That’s what I thought, too, the first time I saw that description. Why does Isis have a lapis lazuli head? And what does that mean anyway? We will definitely look into that in today’s post, inspired by a friend of this blog who asked about stones associated with Isis…
You may already know about Isis’ connection with carnelian, the red-orange stone from which Her famous Knot amulet was often made.
But another stone associated with Her is the beautiful gold-spangled blue stone called lapis lazuli. The name comes from the Latin for “stone” (lapis) and the Medieval English possessive case version (lazuli) of the Medieval Latin version (lazulum) of the Arabic version of the original Persian name of the stone, “lāžward.” It is also the ultimate origin of our word azure, meaning blue. More than you wanted to know, right? But words are interesting.
And the fact that the stone originally has a Persian name does indeed tell us something about it. Most of the lapis lazuli in the world has always come from what is today Afghanistan, once part of the Persian Empire. There are also deposits in Russia, Chile, Mongolia, Italy, and even the US, but most of it is from Afghanistan. So even back in the day, the ancient Egyptians had to import the pyrite-flecked dark-blue stone they so loved.
In fact, of all the semi-precious stones, lapis lazuli was the most highly prized by the ancient Egyptians. Egyptian artists used lapis lazuli in jewelry and amulets, as inlay in sacred statuary, and even ground it fine and mixed it into paint and cosmetics as a coloring agent. Long afterwards—until the 19th century, in fact—lapis lazuli provided the deep-blue pigment in ultramarine paint throughout much of the world.
Apart from its sheer beauty, lapis lazuli was valuable to the ancient Egyptians as an image of the heavens. Its dark-blue coloration was the indigo of the night sky while the white-gold flecks of pyrite represented the imperishable stars. A stone of heaven, lapis lazuli was sacred to the all-encompassing Egyptian Sky Goddess—whether She is Nuet or Her starry daughter, Isis-Sothis. (Hathor is also a Sky Goddess and certainly may be honored with lapis lazuli—in fact, images of Her were also made of lapis lazuli—though She is more closely associated with green turquoise and malachite.)
To the Egyptians, lapis lazuli represented all good things. In later periods, the Egyptian word for lapis lazuli, khesbedj, became a synonym for “joy” and “delight.” In the Book of Coming Forth by Day, lapis lazuli is connected with abundance as in this passage: “O you who sweeten the state of the Two Lands, you with whom are provisions, you with whom is lapis lazuli.” Another text repeats the association then connects the deceased, “the bull of lapis lazuli,” with the Star Goddess, Sothis. “I am the bull of lapis lazuli, unique and exalted, Lord of the Field, Bull of the Gods. Sothis speaks to me in her good time.” Because of its positive associations, lapis lazuli was used in many different types of amulets, but was especially employed for the heart amulet. Egyptian judges were known to wear lapis lazuli stones about their necks inscribed with the word “truth,” that is, ma’et.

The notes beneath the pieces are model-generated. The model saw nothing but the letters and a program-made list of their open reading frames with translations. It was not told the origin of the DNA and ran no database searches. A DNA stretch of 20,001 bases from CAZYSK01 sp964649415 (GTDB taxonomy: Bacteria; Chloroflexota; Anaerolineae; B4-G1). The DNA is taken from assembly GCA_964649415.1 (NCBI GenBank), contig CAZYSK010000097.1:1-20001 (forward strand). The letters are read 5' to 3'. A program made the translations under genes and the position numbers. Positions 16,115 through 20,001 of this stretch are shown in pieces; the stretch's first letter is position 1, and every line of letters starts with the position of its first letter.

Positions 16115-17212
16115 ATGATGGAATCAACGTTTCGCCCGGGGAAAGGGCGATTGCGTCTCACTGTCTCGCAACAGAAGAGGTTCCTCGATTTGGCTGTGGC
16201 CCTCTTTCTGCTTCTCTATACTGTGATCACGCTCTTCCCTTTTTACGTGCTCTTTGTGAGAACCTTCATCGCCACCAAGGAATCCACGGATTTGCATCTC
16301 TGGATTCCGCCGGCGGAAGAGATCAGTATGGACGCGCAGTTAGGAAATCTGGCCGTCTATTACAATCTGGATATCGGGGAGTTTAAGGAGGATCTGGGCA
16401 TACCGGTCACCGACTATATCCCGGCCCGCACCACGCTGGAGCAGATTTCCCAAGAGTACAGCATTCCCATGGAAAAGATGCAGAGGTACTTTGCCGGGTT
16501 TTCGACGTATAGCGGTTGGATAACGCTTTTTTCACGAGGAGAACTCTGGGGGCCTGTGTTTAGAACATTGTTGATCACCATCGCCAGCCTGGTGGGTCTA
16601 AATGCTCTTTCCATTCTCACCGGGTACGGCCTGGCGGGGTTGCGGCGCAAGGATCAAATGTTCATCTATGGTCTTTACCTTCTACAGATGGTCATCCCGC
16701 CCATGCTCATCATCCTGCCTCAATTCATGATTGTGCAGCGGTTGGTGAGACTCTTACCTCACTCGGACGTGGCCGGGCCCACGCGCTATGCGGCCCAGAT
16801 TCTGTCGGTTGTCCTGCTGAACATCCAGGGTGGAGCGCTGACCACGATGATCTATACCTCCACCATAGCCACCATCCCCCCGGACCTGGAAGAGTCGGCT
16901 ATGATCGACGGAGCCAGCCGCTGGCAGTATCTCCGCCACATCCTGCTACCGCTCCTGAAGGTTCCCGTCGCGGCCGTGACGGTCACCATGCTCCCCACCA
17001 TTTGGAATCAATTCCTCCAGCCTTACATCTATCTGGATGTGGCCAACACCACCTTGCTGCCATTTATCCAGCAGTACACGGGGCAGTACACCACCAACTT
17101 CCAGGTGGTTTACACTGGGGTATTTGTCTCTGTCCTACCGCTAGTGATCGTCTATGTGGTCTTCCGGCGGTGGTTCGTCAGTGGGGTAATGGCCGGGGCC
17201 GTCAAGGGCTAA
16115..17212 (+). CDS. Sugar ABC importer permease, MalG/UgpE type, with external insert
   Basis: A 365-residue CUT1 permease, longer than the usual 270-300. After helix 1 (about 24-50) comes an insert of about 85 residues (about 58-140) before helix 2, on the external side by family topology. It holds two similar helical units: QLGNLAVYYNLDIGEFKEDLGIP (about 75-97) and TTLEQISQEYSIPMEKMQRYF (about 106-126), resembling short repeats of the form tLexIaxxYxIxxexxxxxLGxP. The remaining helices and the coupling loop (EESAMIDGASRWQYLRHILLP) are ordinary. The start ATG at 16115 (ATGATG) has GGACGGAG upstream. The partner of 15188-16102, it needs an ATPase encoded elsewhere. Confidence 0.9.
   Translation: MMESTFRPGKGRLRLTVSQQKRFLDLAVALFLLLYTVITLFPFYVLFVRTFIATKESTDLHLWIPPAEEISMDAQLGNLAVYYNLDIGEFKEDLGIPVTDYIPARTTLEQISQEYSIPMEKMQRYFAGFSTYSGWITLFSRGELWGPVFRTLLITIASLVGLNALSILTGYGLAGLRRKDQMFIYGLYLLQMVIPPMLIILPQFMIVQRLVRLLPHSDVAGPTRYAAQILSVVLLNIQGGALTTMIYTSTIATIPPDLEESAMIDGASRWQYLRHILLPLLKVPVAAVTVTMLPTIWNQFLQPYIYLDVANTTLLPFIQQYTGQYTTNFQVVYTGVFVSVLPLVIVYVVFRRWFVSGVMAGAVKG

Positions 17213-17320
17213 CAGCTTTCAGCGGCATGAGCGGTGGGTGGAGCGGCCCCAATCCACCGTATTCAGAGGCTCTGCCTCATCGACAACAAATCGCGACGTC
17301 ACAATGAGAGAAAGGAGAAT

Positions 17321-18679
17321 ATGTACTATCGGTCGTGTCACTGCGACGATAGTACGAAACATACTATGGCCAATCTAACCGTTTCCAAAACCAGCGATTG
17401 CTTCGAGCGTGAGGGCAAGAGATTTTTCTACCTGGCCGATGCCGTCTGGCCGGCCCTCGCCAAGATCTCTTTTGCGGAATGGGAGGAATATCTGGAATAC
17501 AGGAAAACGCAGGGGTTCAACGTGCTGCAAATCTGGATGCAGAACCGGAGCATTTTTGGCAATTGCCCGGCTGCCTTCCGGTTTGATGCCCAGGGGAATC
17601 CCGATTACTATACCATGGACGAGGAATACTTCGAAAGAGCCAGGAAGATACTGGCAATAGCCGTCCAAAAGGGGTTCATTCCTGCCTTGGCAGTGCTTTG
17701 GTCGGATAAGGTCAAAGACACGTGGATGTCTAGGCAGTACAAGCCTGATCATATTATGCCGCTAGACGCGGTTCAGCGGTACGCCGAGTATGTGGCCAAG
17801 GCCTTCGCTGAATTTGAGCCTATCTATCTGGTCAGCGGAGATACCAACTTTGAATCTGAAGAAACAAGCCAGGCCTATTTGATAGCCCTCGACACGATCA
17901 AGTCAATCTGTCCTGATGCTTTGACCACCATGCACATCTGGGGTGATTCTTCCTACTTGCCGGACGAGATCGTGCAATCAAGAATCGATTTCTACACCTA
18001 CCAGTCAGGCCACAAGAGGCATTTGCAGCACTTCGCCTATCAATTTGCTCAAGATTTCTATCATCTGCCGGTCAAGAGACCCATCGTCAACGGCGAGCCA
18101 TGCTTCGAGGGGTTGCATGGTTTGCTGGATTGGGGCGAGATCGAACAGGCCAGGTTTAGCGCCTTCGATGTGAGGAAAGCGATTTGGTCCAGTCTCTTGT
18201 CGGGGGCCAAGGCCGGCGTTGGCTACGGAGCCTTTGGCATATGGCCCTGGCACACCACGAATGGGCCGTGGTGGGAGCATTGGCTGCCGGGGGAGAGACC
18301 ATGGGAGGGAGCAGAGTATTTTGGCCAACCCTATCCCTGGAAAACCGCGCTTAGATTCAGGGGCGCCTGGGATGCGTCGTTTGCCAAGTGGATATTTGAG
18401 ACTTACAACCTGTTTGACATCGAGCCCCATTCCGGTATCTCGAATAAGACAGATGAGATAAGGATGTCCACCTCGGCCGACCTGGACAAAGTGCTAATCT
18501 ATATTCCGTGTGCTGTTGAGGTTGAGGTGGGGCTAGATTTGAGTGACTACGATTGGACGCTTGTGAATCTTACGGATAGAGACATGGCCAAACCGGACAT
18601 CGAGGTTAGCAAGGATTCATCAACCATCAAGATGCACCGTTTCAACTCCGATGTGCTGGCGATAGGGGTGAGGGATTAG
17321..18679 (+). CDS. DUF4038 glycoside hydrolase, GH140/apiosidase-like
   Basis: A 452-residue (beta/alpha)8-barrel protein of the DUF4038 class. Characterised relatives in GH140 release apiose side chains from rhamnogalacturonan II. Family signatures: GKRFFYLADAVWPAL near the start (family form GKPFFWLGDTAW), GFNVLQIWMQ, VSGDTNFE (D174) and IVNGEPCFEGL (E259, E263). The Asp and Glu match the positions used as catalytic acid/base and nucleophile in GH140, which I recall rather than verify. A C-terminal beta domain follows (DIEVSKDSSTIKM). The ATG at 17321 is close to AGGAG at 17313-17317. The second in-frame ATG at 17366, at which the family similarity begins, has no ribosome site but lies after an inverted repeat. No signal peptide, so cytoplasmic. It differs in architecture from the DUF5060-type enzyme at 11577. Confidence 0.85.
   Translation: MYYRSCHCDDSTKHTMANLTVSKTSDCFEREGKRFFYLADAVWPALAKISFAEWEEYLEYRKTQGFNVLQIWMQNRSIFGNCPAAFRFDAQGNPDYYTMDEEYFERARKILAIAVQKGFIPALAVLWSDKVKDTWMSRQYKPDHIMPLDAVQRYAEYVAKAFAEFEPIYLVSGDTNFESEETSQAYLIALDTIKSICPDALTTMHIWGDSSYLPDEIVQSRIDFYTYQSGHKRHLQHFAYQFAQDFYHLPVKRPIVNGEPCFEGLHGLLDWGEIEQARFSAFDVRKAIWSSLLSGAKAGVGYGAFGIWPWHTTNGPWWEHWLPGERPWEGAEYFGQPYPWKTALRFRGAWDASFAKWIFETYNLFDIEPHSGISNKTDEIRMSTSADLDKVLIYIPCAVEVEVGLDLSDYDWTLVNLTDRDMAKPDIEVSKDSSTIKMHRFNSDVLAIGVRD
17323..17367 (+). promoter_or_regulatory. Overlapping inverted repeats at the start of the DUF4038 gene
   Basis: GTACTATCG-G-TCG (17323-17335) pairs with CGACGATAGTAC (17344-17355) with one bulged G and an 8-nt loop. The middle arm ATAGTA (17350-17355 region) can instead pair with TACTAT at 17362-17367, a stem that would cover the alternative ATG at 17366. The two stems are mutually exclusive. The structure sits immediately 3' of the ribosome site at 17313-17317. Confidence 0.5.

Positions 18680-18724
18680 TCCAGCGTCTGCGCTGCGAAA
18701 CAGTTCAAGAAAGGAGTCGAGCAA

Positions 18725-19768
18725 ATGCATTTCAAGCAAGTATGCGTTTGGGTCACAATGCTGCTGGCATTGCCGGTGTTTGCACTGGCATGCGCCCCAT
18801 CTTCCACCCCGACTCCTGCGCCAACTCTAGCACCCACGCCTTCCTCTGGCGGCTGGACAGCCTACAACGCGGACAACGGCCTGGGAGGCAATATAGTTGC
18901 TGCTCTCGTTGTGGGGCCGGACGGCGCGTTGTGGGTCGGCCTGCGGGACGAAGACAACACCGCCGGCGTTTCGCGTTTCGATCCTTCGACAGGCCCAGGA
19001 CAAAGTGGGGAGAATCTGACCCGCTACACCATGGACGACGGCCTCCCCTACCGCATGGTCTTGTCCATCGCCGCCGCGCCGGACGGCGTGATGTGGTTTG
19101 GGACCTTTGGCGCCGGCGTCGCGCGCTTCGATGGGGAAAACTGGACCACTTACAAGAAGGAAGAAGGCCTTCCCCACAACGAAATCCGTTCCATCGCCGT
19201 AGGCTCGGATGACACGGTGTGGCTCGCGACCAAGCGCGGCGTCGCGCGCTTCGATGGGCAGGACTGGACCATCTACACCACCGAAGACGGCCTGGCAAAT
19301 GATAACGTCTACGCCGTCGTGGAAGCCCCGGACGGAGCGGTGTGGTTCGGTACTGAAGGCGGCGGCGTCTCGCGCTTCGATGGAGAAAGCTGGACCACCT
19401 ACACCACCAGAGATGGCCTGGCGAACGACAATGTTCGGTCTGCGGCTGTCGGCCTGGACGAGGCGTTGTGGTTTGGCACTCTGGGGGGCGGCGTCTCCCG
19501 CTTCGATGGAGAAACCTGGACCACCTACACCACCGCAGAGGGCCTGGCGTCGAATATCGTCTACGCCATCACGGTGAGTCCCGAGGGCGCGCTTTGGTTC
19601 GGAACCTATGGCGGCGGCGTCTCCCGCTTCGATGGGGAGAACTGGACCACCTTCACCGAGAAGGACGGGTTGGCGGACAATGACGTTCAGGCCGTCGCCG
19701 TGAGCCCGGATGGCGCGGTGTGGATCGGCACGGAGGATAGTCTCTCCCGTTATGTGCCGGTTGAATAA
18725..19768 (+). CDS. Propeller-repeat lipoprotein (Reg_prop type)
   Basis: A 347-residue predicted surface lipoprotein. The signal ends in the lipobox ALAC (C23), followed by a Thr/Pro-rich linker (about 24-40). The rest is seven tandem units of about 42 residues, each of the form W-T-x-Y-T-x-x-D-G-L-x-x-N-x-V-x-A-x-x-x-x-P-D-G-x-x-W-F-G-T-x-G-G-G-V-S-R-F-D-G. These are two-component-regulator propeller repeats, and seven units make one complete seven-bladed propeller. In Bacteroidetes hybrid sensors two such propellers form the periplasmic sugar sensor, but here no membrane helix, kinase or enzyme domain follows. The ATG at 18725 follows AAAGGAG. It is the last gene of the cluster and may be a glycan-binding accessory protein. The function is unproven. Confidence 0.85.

This heavenly blue stone may be associated with Isis as Goddess of Heaven. Several Egyptian terms for “heaven” actually incorporate Her name, Throne (Iset ). Heaven was called Iset Weret, the Great Throne, and Iset Hert, the High Throne or High Place. With their love of punning and double meanings, surely the Egyptians would not have missed the opportunity to interpret these terms not only as “Heaven,” but also as “Great Isis” and “High or Heavenly Isis.”
Isis is not only the Throne and Place of Being on Earth (see my post on that here), but the Throne of Heaven, too—as indeed She was considered. The Egyptians frequently reinforced the association of the Throne with the heavens by painting Isis’ throne hieroglyph in lapis-lazuli blue.
The heavens aren’t the only important association with lapis blue; the life-giving waters were also represented as being blue. Like Isis’ throne symbol, the hieroglyphs for water and the ankh of life were frequently colored blue—as was the skin of many of the life-giving Deities associated with the Nile. The association of lapis-lazuli blue with the waters, and thus with fertility, life, rebirth, and regeneration, once again brings it into the sphere of Isis, Lady of the Inundation and Goddess of Rebirth. These same qualities were, in turn, connected with the color black so that the colors blue and black became interchangeable. This is why, in art, the hair of the Deities—which if represented naturalistically would be Egyptian black—can also be colored blue. The Gods and Goddesses were said to have gold skin, silver bones, and lapis-lazuli hair. (You, no doubt, see where we’re going with this now.)
And you are correct. In the early Ptolemaic period, there was a temple and cult of Iset Khesbedjet Tep, Isis with the Lapis-Lazuli Head. The epithet surely refers to the specific sacred image in which the hair of the Goddess was inlaid with precious lapis lazuli.
Today, we still associate lapis lazuli with some of the same qualities that the ancient Egyptians did. We, too, associate the heaven-blue stone with the heavenly qualities of spirituality and psychism. Just as the Egyptians associated it with joy, today’s metaphysicians say that lapis lazuli helps relieve melancholy. And just as the ancient Egyptians connected lapis lazuli with fertility, regeneration, and abundance, so we understand it to give an abundant boost to creativity.
Isis is the Great Throne of Heaven, the Lady of the Life-Giving Waters, and the Goddess of the Lapis-Lazuli Head. Sacred unto Her is the beautiful stone of the heavens and the waters, lapis lazuli.